According to the U.S. Department of Justice, St. Louis is a hot spot of sex trafficking activity, one of the top 20 in the country. “The thing about St. Louis that is a little bit different is that we’ve got Highway 44, Highway 70, Highway 40 – all these main highways coming through to get to other places,” Detective Sergeant Adam Kavanaugh of the St. Louis County Police Department said, explaining that pimps tend to move their victims around frequently and so to them St. Louis is seen as a “good stopping point for them to make some money and continue to move on to the rest of the country.”
Nationwide, the Department of Justice estimates that 300,000 children may become victims of sex trafficking every year. Most prostitutes enter the sex trade before they are eighteen. Not only are pimps responding to demand by recruiting minors, they also like younger girls because they are easier to manipulate, said victim advocate, consultant and sex trafficking survivor Katie Rhodes. While sex trafficking victims may not be locked up in a room somewhere, they are still controlled by their pimps, often through fear and violence, she said.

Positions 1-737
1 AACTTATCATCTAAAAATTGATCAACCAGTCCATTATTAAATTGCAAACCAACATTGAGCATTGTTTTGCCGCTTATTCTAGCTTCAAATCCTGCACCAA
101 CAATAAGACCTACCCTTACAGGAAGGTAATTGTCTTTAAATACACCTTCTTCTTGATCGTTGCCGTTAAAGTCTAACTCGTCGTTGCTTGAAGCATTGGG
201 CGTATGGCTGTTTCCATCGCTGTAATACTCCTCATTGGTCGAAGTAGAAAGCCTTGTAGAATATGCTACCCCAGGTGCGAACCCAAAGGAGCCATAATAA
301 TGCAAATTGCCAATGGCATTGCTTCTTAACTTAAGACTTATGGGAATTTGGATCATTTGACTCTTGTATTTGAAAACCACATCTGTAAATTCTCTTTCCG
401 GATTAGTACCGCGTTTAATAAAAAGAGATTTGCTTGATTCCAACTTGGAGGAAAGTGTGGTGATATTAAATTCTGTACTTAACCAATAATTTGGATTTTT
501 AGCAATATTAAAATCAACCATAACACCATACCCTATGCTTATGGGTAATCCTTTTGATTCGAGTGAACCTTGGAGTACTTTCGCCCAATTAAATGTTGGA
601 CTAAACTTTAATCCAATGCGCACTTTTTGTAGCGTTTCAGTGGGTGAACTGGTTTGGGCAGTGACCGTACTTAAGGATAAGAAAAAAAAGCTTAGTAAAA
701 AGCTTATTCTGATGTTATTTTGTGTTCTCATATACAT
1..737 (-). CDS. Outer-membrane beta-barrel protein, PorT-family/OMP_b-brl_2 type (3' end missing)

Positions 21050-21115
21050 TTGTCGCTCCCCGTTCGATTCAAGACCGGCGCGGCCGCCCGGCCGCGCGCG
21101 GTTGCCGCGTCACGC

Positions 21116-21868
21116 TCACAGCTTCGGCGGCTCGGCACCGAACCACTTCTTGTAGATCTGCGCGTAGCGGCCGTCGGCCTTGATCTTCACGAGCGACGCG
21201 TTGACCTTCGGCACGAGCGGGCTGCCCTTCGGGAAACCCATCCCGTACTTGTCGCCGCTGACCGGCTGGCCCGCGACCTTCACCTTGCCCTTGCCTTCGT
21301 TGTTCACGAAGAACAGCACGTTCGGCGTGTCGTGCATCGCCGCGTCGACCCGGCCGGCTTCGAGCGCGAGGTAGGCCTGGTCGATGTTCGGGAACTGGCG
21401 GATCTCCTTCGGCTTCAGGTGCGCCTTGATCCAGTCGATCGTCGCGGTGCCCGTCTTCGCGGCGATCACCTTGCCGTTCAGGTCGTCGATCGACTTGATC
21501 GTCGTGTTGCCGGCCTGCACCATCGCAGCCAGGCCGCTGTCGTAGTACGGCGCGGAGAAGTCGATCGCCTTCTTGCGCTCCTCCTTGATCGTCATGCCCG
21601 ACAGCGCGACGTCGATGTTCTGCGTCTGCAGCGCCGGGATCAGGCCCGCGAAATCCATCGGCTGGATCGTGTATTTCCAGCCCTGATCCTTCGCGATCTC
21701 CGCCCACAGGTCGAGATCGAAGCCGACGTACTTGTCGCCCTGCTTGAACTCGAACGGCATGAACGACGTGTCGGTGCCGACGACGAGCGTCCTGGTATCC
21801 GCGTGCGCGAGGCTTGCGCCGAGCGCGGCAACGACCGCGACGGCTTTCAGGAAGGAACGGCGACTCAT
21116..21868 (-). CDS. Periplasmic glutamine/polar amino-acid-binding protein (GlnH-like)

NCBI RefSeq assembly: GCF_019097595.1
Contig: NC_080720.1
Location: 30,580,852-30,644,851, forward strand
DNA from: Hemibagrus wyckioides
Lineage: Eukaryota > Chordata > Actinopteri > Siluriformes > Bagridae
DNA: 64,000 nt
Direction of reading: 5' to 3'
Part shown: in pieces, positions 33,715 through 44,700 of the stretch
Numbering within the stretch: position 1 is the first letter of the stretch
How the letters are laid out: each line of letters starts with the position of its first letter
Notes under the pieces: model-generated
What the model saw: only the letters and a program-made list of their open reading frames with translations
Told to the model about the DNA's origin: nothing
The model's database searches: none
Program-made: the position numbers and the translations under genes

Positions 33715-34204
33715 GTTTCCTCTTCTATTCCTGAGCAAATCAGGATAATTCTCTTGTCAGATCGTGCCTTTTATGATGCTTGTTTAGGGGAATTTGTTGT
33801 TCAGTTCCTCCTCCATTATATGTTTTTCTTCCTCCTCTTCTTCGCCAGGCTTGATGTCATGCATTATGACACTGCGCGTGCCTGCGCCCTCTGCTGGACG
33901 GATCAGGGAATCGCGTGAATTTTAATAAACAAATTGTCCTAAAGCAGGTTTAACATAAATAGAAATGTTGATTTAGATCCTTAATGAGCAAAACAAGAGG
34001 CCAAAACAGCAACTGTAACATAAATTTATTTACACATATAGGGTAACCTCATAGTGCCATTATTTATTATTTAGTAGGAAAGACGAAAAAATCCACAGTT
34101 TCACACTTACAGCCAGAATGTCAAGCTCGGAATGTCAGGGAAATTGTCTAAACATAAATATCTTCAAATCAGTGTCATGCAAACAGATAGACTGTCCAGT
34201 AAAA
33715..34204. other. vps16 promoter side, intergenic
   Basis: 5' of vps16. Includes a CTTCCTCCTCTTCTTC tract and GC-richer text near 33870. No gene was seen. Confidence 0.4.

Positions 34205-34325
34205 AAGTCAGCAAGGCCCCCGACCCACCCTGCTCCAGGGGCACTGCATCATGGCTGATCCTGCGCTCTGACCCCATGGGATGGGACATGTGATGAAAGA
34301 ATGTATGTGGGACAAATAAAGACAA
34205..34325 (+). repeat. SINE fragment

As Nix Conference & Meeting Management principal Molly Hackett said, “It is a billion dollar industry and it follows an economic principal no different than any other business of supply and demand and distribution.” Hackett is one of the leaders of the St. Louis company’s Exchange Initiative, which works to end sex trafficking. Nix Conference & Meeting Management is trying to limit access to one resource the sex trafficking industry continues to need, even after moving from the streets to the Web: hotels.
“We’ve asked that [hoteliers] sign a code of conduct where they do training for their frontline staff,” Hackett said of the initiative. “We did a training session here in St. Louis, and it was amazing what they had seen for many years … but didn’t know what to do with the information.” One of the most important things people can do to prevent sex trafficking is to talk about it. “It’s been undercover for so long and whispered about but as shocking as it is, it needs to be discussed,” Hackett said. “Education is clearly the first step in where we’re going with this.”
Learn more at Camille Phillips’ and Alex Heuer’s St. Louis Public Radio article: St. Louis Is A Hot Spot For Sex Trafficking: A Discussion About Efforts To End The Trade.